The quattroportte requires 13.6v (I think this is correct), to start. Short trips, and normal fluctuations in the voltage due to (as an example) the A/C, radio, wipers and other accessories running at the same time, combined with many short stop and starts, can make a good battery and charge system seem bad on these designs.
I really don't know about any of that you are posting....There is no relay, the car literally draws less electricity unlocked because the alarm system is not active...sorry..Jason
 

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I may be wrong about the nomenclature, but I’m not wrong about what I’ve experienced. Whatever anyone wants to take away, just know that if the battery draws down, hook up a jump battery. If it throws codes, use a long screwdriver to the positive and negative to drain the capacitors. I know this is fact. I own a GS Sport, I know how the dealers work, and I know the quirks of the car. And by the way, I’ve stumped the Maserati mechanics because few know the facts. The simply believe the narrative.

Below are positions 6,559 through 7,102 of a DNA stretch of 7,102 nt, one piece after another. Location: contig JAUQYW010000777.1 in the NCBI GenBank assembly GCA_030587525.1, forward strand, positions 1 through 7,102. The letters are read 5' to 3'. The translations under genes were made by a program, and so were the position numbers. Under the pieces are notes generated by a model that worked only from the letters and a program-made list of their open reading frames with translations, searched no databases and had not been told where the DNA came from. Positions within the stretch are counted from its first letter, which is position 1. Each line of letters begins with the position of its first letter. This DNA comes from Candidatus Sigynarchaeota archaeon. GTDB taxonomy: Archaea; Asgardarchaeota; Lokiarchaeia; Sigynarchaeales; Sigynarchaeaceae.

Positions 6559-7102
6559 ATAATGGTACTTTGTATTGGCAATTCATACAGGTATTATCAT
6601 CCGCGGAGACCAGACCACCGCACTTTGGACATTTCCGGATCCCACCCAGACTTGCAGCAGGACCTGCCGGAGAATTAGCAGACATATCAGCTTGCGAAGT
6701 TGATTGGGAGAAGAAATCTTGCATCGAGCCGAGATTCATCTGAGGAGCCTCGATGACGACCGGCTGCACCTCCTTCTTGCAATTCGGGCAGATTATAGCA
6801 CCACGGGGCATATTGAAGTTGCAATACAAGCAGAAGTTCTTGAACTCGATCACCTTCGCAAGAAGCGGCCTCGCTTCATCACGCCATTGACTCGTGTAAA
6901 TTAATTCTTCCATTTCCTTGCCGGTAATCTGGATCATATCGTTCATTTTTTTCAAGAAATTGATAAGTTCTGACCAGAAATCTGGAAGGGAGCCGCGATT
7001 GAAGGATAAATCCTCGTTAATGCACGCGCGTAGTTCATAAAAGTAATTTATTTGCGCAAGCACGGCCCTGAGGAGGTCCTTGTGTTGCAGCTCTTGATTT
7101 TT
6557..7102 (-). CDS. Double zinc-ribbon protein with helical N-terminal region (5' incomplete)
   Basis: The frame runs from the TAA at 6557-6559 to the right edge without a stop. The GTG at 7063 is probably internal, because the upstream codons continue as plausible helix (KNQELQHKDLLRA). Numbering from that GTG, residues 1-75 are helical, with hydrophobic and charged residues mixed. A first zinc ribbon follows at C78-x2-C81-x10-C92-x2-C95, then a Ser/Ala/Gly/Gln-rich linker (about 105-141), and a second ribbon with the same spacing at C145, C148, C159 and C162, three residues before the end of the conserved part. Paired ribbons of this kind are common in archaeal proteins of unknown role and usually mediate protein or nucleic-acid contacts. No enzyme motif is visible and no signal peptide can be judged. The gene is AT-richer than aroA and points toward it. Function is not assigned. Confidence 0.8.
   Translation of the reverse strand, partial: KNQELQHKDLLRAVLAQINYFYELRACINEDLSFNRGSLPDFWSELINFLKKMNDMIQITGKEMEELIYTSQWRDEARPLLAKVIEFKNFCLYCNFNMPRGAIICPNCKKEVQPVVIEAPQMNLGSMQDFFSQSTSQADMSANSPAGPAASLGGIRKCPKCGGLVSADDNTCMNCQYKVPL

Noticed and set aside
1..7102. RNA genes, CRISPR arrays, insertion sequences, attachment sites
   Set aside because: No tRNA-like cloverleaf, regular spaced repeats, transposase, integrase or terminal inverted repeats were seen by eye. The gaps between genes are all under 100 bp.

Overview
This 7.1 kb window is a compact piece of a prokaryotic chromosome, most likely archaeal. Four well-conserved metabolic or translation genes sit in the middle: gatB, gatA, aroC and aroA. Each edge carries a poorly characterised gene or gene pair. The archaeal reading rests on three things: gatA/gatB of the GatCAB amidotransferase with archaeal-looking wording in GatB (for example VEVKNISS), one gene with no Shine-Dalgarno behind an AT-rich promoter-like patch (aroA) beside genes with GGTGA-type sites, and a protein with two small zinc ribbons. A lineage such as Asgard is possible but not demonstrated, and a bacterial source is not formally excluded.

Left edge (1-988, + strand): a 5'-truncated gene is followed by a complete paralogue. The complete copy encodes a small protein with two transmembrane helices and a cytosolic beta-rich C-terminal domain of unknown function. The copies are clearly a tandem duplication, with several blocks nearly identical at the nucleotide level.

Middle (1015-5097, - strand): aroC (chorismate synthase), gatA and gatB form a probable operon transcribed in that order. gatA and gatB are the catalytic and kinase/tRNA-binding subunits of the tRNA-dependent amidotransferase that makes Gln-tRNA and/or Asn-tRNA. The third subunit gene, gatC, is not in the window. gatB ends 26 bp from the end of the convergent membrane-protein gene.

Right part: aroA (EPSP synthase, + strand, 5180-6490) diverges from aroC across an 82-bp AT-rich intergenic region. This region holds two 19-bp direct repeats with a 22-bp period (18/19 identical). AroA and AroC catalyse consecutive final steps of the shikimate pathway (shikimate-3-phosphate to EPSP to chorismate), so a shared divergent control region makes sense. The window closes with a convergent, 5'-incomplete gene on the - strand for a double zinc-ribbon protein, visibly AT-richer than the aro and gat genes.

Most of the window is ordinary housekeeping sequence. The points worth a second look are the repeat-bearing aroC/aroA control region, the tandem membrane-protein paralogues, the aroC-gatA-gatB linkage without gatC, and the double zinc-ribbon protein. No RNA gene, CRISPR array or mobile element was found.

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I may be wrong about the nomenclature, but I’m not wrong about what I’ve experienced. Whatever anyone wants to take away, just know that if the battery draws down, hook up a jump battery. If it throws codes, use a long screwdriver to the positive and negative to drain the capacitors. I know this is fact. I own a GS Sport, I know how the dealers work, and I know the quirks of the car. And by the way, I’ve stumped the Maserati mechanics because few know the facts. The simply believe the narrative.
And locking the car puts all the Componets into sleep. This is fact.